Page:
notes Smoothing and Non-Parametric Regression

notes Smoothing and Non-Parametric Regression - Smoothing...

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Unformatted text preview: Smoothing and Non-Parametric Regression Germ´ an Rodr´ ıguez [email protected] Spring, 2001 Objective: to estimate the effects of covariates X on a response y non- parametrically , letting the data suggest the appropriate functional form. 1 Scatterplot Smoothers Consider first a linear model with one predictor y = f ( x ) + . We want to estimate f , the trend or smooth . Assume the data are ordered so x 1 < x 2 < ... < x n . If we have multiple observations at a given x i we introduce a weight w i . 1.1 Running Mean We estimate the smooth at x i by averaging the y ’s corresponding to x ’s in a neighborhood of x i : S ( x i ) = X j ∈ N ( x i ) ( y j ) /n i , for a neighborhood N ( x i ) with n i observations. A common choice is to take a symmetric neighborhood consisting of the nearest 2 k + 1 points: N ( x i ) = { max( i- k, 1) ,...,i- 1 ,i,i + 1 ,..., min( i + k,n ) } . Problems: it’s wiggly, bad near the endpoints (bias). Use only for equally spaced points. 1 1.2 Running Line One way to reduce the bias is by fitting a local line: S ( x i ) = ˆ α i + ˆ β i x i , where ˆ α i and ˆ β i are OLS estimates based on points in a neighborhood N ( x i ) of x i . This is actually easy to do thanks to well-known regression updating formulas. Extension to weighted data is obvious. Much better than running means. 1.3 Kernel Smoothers An alternative approach is to use a weighted running mean, with weights that decline as one moves away from the target value. To calculate S ( x i ), the j-th point receives weight w ij = c i λ d ( | x i- x j | λ ) , where d ( . ) is an even function, λ is a tunning constant called the window width or bandwidth, and c i is a normalizing constant so the weights add up to one for each x i . Popular choices of function d ( . ) are • Gaussian density, • Epanechnikov: d ( t ) = 3 4 (1- t 2 ) ,t 2 < 1, 0 otherwise, • Minimum var: d ( t ) = 3 8 (3- 5 t 2 ) ,t 2 < 1, 0 otherwise. One difficulty is that a kernel smoother still exhibits bias at the end points. Solution? Combine the last two approaches: use kernel weights to estimate a running line. 1.4 Loess/Lowess One such approach is loess , a locally weighted running line smoother due to Cleveland and implemented in S and R. To calculate S ( x i ) you basically • find a symmetric nearest neighborhood of x i , • find the distance from x i to the furthest neighbor and use this as λ , • use a tri-cube weight function d ( t ) = (1- t 3 ) 3 , ≤ t ≤ 1, 0 otherwise, • estimate a local line using these weights, take the fitted value at x i as S ( x i ). A variant uses robust regression in each neighborhood. 2 1.5 Other Approaches Splines are a popular family of smoothers. We will study splines in the next section....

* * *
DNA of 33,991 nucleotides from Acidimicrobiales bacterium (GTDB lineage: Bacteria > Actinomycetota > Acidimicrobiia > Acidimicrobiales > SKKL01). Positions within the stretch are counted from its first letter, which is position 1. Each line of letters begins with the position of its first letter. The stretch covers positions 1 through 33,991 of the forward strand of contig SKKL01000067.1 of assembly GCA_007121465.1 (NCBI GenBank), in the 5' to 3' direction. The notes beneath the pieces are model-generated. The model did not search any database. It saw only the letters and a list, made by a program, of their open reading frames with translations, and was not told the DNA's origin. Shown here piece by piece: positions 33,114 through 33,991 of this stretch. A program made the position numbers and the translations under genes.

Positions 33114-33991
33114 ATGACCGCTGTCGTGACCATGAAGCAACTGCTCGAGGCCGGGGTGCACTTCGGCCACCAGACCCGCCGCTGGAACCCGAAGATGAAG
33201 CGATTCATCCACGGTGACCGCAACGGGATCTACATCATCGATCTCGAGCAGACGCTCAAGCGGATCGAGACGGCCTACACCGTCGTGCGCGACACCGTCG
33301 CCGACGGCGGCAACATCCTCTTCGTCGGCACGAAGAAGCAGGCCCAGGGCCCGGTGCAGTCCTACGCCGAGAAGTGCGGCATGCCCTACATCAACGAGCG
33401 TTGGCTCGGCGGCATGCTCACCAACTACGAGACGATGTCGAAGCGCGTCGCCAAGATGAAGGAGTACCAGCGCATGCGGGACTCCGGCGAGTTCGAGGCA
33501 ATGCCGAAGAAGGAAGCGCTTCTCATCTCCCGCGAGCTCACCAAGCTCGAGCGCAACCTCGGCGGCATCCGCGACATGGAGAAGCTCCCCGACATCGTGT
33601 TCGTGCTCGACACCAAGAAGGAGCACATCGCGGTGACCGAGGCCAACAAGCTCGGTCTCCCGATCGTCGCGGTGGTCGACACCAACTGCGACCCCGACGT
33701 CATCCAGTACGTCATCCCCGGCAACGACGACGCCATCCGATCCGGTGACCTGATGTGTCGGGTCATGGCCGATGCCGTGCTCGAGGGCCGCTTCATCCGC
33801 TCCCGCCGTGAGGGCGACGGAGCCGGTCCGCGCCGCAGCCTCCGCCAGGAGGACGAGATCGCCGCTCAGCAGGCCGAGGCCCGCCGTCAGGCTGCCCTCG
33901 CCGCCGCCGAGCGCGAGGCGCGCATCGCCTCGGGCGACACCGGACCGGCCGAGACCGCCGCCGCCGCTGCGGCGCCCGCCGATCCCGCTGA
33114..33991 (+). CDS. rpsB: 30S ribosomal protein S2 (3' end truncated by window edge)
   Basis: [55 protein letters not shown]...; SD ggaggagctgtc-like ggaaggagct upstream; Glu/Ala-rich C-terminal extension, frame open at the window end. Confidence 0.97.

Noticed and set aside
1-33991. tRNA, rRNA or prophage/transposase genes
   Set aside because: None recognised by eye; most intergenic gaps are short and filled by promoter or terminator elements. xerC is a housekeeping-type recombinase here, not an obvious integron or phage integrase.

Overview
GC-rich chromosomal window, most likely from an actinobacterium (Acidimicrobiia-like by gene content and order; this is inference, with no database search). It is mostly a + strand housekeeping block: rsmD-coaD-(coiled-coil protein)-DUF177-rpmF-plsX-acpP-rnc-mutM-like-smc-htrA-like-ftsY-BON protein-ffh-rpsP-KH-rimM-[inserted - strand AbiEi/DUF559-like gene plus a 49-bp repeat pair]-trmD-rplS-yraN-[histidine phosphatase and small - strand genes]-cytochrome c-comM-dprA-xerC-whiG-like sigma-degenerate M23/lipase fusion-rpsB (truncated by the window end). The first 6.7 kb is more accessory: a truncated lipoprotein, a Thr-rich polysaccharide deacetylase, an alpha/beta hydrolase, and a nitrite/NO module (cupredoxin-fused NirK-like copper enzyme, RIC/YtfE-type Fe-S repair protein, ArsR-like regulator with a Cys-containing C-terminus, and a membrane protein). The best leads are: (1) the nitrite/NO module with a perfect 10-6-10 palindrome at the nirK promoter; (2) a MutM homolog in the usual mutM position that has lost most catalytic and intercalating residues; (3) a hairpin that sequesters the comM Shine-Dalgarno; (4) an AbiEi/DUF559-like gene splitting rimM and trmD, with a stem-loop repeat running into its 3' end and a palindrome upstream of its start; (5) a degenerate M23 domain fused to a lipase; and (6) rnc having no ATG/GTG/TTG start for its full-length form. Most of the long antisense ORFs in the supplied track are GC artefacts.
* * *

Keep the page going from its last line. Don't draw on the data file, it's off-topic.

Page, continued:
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This note was uploaded on 02/12/2008 for the course ECON 572 taught by Professor Rodriguez during the Spring '06 term at Princeton.

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notes Smoothing and Non-Parametric Regression - Smoothing...

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